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Thursday 11 June 2009
A hired gun protects then-Senator Biden in
They are trying to be more discreet and less murderous than in
The most attractive prospects and contracts for the future, private military companies deem, are on the Afghan front. The Taliban's progressive return over the last three years and the rise in kidnappings assure their business: very few foreigners circulate without protection in the streets of the Afghan capital.
One incident drew attention to their presence. Returning from dinner on May 5, after an automobile accident, four paramilitaries working for an American company unheard of up until then, Paravant, machine-gunned an Afghan car, leaving one person dead and two wounded. The lawyer for the paramilitaries asserts that they were confronted with an insurgent attack, although the police investigation proved that the passengers in the vehicle were unarmed merchants. As in
However, the episode did reveal that Paravant, which has a contract to train the Afghan police, is a discreet subsidiary of Blackwater, the biggest mercenary company in the world and symbol of the privatization of war during the Bush years, involved in multiple killings and assassinations in Iraq and renamed Xe. It also revealed that these men respected neither the law nor their contract, bearing arms outside of their service, AK-47s that can be purchased in the black market for a few dollars.
The Obama administration has not indicated its intentions with respect to the privatization of the war. In
Blackwater-Xe has been removed from Iraq, close to two years after the Iranian government formally made the demand following a September 2007 killing in the center of
"There will be no reversal" in policy, thinks one American officer. "Unless it significantly increases defense budgets, the Obama administration will not be able to renationalize war. Yet these guys only make problems for us. Apart from their earning ten times more money than our soldiers, they are not subject to a single one of our rules. They have neither command nor sanction. We try to rally the population, while they don't give a fuck. They come to earn dollars and they leave." The four mercenaries who opened fire May 5 were fired by Blackwater. But in other similar cases, men have returned to the field through another company or a dummy company.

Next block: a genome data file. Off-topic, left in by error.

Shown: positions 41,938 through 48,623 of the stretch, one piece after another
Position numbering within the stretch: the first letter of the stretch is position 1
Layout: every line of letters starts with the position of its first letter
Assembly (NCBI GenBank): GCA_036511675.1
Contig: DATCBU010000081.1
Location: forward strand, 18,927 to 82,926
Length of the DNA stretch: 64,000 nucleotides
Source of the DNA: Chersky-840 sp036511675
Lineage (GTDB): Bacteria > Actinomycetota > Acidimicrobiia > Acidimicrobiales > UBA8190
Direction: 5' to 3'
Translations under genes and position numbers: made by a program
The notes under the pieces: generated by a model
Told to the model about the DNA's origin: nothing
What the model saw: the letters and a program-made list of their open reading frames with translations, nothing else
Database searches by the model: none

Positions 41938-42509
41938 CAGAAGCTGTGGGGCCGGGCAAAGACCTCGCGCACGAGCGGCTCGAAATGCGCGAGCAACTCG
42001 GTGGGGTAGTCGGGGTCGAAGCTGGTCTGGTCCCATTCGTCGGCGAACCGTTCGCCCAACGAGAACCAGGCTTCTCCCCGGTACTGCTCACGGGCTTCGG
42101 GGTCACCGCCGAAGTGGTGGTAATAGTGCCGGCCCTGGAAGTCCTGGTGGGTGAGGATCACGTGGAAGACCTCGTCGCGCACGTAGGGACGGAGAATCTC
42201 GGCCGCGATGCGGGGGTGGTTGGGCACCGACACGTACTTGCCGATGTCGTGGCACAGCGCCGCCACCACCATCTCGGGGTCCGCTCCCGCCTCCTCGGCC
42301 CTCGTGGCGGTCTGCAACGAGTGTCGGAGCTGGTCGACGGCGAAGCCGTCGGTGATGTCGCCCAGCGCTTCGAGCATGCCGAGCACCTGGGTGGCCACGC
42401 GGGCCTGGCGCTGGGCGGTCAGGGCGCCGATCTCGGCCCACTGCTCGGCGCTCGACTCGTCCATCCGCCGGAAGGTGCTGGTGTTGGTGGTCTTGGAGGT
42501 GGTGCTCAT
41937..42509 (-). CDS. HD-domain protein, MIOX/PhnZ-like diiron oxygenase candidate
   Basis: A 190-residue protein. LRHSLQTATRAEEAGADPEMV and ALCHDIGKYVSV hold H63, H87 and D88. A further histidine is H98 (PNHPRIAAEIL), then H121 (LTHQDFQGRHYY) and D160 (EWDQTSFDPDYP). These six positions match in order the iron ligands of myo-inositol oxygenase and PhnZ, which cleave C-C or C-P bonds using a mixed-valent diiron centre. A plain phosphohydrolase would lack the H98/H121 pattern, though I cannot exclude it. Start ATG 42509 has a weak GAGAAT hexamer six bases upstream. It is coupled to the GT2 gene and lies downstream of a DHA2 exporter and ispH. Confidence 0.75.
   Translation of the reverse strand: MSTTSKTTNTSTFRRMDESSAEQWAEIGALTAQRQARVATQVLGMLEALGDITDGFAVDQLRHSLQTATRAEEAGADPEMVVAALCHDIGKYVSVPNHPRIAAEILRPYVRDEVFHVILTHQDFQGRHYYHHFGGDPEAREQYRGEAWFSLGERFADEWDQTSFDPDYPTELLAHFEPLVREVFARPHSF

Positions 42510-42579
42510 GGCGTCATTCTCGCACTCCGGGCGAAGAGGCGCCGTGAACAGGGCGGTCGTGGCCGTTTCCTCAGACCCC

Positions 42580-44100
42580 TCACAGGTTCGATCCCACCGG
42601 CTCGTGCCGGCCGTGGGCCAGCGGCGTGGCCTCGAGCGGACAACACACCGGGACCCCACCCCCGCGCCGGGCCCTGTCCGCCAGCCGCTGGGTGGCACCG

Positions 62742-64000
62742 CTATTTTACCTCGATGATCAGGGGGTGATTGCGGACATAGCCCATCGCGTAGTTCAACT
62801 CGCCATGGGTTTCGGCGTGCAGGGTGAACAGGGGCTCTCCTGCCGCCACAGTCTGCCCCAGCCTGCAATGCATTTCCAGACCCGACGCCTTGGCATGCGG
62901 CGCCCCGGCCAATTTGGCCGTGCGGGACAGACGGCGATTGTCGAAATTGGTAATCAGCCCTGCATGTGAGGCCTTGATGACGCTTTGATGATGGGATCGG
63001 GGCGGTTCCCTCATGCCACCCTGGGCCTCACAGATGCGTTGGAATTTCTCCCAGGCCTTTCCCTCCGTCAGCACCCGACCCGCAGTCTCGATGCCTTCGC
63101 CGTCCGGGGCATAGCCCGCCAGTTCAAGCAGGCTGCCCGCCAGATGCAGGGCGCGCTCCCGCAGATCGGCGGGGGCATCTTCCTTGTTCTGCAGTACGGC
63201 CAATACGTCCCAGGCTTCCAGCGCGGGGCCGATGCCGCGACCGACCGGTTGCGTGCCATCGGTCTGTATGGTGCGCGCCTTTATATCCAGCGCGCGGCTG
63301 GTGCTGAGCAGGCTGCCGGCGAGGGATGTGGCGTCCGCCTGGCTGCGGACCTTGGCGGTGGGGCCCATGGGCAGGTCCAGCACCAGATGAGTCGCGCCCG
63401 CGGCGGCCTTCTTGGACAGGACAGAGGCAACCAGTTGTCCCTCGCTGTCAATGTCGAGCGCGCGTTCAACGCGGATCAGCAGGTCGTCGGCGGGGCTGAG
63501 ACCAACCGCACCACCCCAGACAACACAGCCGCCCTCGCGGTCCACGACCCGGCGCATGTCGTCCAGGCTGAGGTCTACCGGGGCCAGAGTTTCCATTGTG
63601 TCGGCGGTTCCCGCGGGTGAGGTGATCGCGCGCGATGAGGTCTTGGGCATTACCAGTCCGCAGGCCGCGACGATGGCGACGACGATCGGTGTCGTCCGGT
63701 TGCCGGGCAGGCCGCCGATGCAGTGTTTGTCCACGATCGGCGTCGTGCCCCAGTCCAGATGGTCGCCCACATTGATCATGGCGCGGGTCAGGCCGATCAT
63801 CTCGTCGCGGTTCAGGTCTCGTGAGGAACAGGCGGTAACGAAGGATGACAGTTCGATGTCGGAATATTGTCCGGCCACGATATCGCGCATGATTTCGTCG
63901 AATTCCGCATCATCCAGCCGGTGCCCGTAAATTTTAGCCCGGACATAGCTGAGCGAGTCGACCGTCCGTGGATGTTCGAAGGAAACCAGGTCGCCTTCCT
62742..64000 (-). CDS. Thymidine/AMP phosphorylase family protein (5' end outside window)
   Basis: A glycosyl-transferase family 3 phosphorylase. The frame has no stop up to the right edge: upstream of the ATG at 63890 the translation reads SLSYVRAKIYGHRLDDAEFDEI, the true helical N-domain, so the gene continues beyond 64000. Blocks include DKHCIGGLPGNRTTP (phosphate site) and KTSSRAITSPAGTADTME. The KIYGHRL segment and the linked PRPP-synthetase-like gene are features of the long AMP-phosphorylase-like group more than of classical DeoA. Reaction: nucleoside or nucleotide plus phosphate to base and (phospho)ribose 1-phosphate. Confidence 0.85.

"The more war there is, the more mercenary activity there is," rejoices "Bob," a British mercenary speaking under the cover of anonymity. "The novelty is that after September 11, our activities became super-legal. We've never made so much money. It's a golden age." He acknowledges that the "arrival of the guys from Iraq poses a problem, because, here, we have to be more discreet, not machine-gun civilians like they did over there." "Bob" concedes that his employers' interests differ from those of NATO: "The American and British and other armies are here to win a war. For us, the more the security situation deteriorates, the better it is."
Translation: Truthout French language editor Leslie Thatcher.
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"The master class has always declared the wars; the subject class has always fought the battles. The master class has had all to gain and nothing to lose, while the subject class has had nothing to gain and everything to lose--especially their lives." Eugene Victor Debs